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Master plan for Johor public transport nearly ready

 | July 30, 2016

Pedestrians, high-speed railway and rapid transit systems included, all towns and districts affected.

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JOHOR BARU: A public transport master plan for Johor is expected to be ready by the end of the year, according to the state’s Johor Public Transport Corporation.

The master plan would cater for the needs of pedestrians as well as the Federal Government’s high speed railway between Kuala Lumpur and Singapore, Rapid Transit Bus and the Rapid Transit System.

Corporation board member Dr Muhammad Zaly Shah said the master plan was in the final stage of preparations and would result in development of all towns and districts.

The plans would provide a pedestrian walkway system to connect all types of existing public transport.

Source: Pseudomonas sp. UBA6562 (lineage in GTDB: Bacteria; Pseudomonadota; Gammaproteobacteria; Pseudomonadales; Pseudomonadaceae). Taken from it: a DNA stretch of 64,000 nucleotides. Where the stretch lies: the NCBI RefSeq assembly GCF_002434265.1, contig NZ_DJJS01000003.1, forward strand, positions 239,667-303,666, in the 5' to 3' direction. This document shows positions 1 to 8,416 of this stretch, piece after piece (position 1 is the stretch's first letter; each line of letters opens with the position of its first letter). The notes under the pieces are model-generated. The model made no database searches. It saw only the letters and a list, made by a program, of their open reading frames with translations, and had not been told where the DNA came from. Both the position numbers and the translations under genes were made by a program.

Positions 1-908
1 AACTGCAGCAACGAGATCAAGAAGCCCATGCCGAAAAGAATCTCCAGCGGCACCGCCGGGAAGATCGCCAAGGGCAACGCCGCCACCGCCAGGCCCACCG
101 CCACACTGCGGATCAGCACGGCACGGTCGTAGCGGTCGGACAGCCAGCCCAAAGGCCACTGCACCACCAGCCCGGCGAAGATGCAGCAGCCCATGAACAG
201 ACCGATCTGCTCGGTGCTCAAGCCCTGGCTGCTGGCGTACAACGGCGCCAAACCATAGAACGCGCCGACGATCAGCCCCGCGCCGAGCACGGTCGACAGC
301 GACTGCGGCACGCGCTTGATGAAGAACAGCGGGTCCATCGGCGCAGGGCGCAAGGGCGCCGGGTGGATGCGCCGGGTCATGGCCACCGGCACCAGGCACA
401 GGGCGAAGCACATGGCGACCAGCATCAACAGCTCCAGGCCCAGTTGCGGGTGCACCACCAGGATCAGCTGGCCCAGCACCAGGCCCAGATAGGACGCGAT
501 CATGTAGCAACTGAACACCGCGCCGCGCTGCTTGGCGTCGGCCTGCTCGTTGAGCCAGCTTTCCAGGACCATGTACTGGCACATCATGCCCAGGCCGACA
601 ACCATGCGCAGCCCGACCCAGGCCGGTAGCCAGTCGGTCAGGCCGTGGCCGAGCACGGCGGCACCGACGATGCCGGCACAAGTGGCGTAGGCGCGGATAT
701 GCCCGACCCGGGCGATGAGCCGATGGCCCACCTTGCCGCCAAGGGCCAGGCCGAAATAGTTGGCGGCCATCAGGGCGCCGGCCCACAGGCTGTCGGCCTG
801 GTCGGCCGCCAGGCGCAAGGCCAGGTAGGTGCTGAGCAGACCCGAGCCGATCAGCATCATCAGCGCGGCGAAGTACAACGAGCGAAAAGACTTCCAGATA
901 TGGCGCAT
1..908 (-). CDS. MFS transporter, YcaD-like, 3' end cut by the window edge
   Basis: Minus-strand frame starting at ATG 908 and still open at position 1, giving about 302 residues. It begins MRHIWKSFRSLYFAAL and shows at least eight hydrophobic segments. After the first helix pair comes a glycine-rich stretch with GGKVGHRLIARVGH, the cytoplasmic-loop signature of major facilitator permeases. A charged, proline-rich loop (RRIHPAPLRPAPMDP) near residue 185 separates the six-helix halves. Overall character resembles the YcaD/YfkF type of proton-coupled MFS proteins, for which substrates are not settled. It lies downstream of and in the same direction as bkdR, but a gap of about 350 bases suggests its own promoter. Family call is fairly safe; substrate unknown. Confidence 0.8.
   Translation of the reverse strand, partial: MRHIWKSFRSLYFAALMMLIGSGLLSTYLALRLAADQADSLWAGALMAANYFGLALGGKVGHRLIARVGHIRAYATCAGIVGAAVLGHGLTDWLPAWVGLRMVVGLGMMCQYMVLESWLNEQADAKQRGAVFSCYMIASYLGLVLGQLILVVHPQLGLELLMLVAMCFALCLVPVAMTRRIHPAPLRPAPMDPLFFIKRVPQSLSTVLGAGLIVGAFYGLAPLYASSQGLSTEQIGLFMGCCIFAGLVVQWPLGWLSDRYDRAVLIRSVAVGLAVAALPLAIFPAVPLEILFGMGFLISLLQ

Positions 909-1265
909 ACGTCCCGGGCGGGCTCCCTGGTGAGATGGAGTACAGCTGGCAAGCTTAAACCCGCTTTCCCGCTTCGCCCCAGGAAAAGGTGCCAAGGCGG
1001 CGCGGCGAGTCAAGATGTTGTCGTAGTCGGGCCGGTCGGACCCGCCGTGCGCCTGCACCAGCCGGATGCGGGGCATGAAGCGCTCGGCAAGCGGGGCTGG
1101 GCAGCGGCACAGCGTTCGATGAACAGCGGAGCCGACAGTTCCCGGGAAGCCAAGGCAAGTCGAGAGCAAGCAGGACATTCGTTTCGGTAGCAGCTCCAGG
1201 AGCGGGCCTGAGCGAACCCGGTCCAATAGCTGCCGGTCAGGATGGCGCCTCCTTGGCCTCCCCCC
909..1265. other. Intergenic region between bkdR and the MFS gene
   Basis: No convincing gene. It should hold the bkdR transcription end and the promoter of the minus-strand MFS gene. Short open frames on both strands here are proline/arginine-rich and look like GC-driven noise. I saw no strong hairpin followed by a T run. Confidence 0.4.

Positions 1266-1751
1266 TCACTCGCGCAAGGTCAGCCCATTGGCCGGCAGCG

“When the plan is completed, I expect it will be interesting, not only providing draw up plans for Johor Baru but also other towns,” said Muhammad, who is an associate professor of town and regional planning at Universiti Teknologi Malaysia.

As an example, he said the plan would provide means for Muar and Batu Pahat to reap the benefits of being part of the high-speed railway.

He said the state and Federal Governments had both agreed on the master plan, which had passed the stage of technical evaluation and studies. “We are now only waiting for funds from the Federal Government,” he said.

“The Federal and state governments would share the costs of the plan while the state government would receive some revenue from the vehicle entry permit fee imposed on cars entering Malaysia.

Iskandar Regional Development Authority chief executive Ismail Ibrahim was recently reported as saying the bus rapid transit in Iskandar Malaysia was not expected to exceed RM3 billion.

The cost includes the route lines, operation costs including bus and related applications and also encompassed the costs of the early years of operation.

According to Ismail, the development of BRT involved three phases and encompassed almost 90 per cent of the overall IRDA, with the first phase of the project expected to be ready and operational by 2020.


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